Abstract
If quasiaxisymmetry is preserved, nonaxisymmetric shaping can be used to design tokamaks that do not require current drive, are resilient to disruptions, and have robust plasma stability without feedback. Suggestions for addressing the critical issues of tokamaks can only be validated when presented with sufficient specificity that validating experiments can be designed. The purpose of this paper is to provide that specificity for nonaxisymmetric shaping. Whether nonaxisymmetric shaping is essential, or just an alternative strategy, to the success of tokamakfusion systems can only be assessed after axisymmetric alternatives are suggested and subjected to a similar study. Sequences of threefieldperiod quasiaxisymmetric plasmas are studied. These sequences address the questions: (1) What can be achieved at various levels of nonaxisymmetric shaping? (2) What simplifications to the coils can be achieved by going to a larger aspect ratio? (3) What range of shaping can be achieved in a single experimental facility? The sequences of plasmas found in this study provide a set of interesting and potentially important configurations.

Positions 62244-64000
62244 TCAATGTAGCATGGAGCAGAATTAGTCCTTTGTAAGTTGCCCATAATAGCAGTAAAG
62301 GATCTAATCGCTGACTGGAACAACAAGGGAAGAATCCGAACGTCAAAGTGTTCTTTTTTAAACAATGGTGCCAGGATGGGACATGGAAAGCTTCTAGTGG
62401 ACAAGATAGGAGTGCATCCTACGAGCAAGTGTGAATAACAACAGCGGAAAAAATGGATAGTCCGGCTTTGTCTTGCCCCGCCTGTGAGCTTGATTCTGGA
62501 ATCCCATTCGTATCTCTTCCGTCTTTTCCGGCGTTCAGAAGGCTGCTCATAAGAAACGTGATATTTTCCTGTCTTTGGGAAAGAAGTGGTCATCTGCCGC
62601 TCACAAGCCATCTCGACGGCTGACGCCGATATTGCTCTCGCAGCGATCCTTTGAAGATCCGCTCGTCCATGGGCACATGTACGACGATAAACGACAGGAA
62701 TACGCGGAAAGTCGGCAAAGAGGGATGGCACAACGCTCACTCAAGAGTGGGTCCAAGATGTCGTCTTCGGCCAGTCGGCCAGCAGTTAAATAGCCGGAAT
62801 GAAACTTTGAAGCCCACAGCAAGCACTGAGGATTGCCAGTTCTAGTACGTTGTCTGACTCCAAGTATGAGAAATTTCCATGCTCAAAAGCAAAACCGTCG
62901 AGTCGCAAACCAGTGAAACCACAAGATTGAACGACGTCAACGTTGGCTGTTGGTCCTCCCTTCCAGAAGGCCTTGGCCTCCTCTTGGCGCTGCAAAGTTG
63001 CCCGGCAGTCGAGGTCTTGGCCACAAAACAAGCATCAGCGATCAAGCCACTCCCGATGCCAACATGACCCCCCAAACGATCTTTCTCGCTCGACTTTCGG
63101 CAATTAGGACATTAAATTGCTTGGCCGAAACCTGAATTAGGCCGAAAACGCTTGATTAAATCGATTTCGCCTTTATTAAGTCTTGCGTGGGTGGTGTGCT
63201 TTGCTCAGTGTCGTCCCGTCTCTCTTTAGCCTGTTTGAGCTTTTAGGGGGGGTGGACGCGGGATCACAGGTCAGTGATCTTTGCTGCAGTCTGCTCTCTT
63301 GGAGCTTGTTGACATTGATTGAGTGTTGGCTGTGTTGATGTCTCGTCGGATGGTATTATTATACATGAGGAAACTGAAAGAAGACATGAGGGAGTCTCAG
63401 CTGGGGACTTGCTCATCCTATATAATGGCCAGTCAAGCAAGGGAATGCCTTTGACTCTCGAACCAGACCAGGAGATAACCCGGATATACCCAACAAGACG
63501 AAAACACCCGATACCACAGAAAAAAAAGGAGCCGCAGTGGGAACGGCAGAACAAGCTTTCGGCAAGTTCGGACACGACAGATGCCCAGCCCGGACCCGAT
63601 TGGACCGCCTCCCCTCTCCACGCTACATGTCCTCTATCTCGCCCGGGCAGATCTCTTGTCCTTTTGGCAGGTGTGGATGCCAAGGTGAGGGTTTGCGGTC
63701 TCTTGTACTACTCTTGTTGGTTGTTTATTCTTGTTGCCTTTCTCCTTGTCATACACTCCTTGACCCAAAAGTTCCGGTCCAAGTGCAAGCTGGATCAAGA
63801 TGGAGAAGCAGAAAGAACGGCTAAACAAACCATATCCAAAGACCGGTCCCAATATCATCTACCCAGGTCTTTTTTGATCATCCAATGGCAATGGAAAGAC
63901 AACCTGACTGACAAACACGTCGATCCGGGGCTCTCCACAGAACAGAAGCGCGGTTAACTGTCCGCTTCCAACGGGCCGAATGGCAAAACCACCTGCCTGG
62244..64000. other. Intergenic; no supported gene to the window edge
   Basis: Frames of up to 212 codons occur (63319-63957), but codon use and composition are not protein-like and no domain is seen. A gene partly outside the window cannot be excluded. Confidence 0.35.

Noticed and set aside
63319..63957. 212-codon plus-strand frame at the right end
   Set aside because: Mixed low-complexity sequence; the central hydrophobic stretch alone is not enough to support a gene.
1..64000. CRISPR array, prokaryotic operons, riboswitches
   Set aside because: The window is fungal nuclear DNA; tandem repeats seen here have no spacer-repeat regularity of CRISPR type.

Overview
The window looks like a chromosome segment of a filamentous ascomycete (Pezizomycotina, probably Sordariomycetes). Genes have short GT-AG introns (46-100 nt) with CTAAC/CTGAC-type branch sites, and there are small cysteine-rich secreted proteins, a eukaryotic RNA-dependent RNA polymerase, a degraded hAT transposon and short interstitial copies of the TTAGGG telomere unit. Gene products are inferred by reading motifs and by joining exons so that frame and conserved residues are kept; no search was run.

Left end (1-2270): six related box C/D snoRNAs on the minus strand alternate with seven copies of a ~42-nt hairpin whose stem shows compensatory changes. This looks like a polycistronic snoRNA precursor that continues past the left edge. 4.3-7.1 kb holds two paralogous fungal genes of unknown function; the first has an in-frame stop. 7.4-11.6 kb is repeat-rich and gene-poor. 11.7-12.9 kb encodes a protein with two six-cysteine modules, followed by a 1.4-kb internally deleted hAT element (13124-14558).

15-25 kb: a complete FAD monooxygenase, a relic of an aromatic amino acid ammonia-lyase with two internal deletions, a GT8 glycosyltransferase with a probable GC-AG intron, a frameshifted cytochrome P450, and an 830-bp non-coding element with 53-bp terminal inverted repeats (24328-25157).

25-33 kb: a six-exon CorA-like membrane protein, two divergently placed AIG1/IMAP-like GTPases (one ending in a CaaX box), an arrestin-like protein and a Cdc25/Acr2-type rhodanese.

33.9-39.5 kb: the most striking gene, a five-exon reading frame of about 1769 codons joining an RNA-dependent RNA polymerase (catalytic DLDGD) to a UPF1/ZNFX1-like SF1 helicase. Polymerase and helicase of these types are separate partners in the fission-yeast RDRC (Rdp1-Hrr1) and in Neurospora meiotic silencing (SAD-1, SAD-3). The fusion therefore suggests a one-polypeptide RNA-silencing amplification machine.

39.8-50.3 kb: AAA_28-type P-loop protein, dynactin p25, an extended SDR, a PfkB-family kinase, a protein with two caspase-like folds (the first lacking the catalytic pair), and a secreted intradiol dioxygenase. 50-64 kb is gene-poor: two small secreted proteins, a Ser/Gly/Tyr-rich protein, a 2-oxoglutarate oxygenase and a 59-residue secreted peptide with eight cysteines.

This work was supported by U.S. Department of Energy through the Grant No. ER54333 to Columbia University and the Contract No. DEAC0209CH11466 to Princeton Plasma Physics Laboratory.
I. INTRODUCTION
II. TOKAMAK SHAPING
III. IMPORTANCE OF SHAPING
IV. APPROACH AND METHODS
V. CONFIGURATIONS WITH INCREASING LEVELS OF ROTATIONAL TRANSFORM
VI. CONFIGURATIONS WITH THE INCREASING ASPECT RATIO
VII. DESIGN OF A MULTIFUNCTIONAL STELLARATOR
VIII. SUMMARY AND CONCLUSIONS
Key Topics
 Tokamaks
 31.0
 Toroidal plasma confinement
 23.0
 Stellarators
 18.0
 Magnetic fields
 14.0
 Current drive
 11.0